Review: Tiny Pretty Things by Sona Charaipotra & Dhonielle Clayton.

Title – Tiny Pretty Things
Authors – Sona Charaipotra & Dhonielle Clayton
Publication Date – May 26th 2015 by HarperTeen
ISBN – 9780062342393
My Rating – ★★★★/5

At one of the most elite ballet schools in America a lot of girls are desperate for their time to shine. But beneath their pretty, polished surface these girls are hiding horrible secrets and telling twisted lies.

Bette is a legacy – tiny and beautiful, just like the ballerinas inside a jewellery box. Living in her sisters shadow and the under the weight of her mothers expectations brings out the darker, manipulative side of Bette.

June is a perfectionist and is determined to keep her weight under 100 pounds. She’s tired of never getting a lead role, of always being the understudy. This year she’s decided she won’t rest until the lead role is hers – even if she has to resort to less than perfect methods to get it.

Gigi is the new girl and isn’t a traditional ballerina – she’s a free spirit from California and not used to the fierce competition. But that doesn’t stop her from out-performing all the other girls. Gigi is also keeping a secret, one that could be used against her. Even dancing could expose it.

Being a prima ballerina isn’t all satin and lace, sometimes you have to play dirty. As the Cazz1EnUsAAzT6Ncompetition gets fiercer with every performance and the pranks go from harmless and become personal it’s only a matter of time before a spark ignites and they all get burned.

I received a copy of Tiny Pretty Things to review from HarperCollins New Zealand. I think this is the first time I’ve read a book about ballerinas.

This book is not only full of drama and really malicious behaviour but it also has diverse characters and covers some important issues. 2/3 of the protagonists are girls of colour, June is half-Korean and half-Caucasian and Gigi is African American.

Tiny Pretty Things covers a range of issues like racism, eating disorders, drug addiction, bullying, medical issues and being scared of who you are. Some characters in the book are openly gay while others are hiding who they are.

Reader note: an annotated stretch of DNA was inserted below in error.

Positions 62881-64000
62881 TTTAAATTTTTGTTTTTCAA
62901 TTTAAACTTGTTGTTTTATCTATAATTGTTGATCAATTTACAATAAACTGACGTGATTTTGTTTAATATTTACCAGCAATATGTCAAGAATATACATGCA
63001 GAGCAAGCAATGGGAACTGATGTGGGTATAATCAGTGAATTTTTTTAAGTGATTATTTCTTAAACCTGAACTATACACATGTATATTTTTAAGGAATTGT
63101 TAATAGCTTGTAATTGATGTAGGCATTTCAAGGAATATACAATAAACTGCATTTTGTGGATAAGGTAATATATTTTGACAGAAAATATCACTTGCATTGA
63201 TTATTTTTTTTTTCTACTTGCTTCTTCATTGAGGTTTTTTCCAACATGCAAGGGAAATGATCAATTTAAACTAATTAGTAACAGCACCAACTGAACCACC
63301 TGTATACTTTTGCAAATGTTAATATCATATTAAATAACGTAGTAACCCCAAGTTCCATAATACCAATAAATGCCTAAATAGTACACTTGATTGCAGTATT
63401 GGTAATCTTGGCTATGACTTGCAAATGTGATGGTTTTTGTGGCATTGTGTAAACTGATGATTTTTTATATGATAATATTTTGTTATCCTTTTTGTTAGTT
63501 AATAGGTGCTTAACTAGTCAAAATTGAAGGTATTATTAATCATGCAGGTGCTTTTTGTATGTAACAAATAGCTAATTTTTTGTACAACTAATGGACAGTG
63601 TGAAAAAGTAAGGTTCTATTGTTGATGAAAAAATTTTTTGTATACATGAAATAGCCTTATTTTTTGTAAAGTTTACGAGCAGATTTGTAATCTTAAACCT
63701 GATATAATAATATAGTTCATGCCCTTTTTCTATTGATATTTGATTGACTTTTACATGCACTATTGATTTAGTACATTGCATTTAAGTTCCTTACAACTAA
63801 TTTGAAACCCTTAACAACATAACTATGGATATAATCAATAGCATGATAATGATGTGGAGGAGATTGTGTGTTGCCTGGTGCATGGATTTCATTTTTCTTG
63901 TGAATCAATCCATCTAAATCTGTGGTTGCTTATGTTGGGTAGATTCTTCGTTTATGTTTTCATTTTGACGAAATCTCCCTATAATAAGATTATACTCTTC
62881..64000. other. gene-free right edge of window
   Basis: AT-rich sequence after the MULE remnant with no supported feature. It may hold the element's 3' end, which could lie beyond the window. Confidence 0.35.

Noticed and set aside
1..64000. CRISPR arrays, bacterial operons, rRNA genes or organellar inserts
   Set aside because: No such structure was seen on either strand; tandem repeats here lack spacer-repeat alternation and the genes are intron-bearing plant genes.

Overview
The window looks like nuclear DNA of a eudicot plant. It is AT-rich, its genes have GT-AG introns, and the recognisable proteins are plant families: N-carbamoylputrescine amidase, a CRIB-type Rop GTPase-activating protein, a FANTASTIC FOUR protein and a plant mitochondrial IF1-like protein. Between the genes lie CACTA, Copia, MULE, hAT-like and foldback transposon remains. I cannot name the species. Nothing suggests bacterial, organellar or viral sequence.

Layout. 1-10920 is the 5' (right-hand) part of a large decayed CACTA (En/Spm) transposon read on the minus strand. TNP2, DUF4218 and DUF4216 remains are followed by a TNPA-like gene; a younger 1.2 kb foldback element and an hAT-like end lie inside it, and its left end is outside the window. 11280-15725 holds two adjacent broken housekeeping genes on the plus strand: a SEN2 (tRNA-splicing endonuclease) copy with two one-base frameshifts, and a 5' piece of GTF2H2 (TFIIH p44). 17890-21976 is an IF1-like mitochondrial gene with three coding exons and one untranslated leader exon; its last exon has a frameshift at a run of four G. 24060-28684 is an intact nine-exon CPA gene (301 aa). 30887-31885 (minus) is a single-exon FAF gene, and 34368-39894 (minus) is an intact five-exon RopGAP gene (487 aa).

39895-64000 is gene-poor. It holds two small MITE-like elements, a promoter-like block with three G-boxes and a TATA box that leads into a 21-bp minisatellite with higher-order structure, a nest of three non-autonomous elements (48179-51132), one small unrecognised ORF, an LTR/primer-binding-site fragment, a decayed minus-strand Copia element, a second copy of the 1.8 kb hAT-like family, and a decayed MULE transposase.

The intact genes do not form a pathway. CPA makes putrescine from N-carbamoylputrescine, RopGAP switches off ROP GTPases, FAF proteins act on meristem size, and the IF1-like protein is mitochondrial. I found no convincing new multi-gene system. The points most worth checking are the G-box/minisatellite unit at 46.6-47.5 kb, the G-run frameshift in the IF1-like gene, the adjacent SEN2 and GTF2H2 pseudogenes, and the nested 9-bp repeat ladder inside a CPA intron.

The way Charaipotra and Clayton wrote about the racism in the world of ballerinas was an eye opener. I don’t know if this actually is what happens because I’ve never been to a show but when I see ballerina on TV they’re always white. Like I said, I don’t know if this is the way it works outside of fiction but if it is that’s really sad. Ballerinas should be judged on their talent not the colour of their skin.

I’ve never suffered from racism, eating disorders, drug addictions or homophobic people. But all of the topics are covered very realistically, well to me anyway. I have been bullied and I know how that made me feel but I never went through anything close to what goes on at this school.

The writing in Tiny Pretty Things is gritty, dark and absolutely flawless. I couldn’t put it down and was drawn into the drama and the stories of Gigi, June and Bette. If this book was this cutthroat I can’t wait to find out what happens in the next one, Shiny Broken Pieces.

*Thank you HarperCollins New Zealand for sending me a copy to review*

Have you read Tiny Pretty Things? Leave me a comment and let me know what you thought.

– Aimee.

5 thoughts on “Review: Tiny Pretty Things by Sona Charaipotra & Dhonielle Clayton.

Leave a Reply

Fill in your details below or click an icon to log in: Logo

You are commenting using your account. Log Out / Change )

Twitter picture

You are commenting using your Twitter account. Log Out / Change )

Facebook photo

You are commenting using your Facebook account. Log Out / Change )

Google+ photo

You are commenting using your Google+ account. Log Out / Change )

Connecting to %s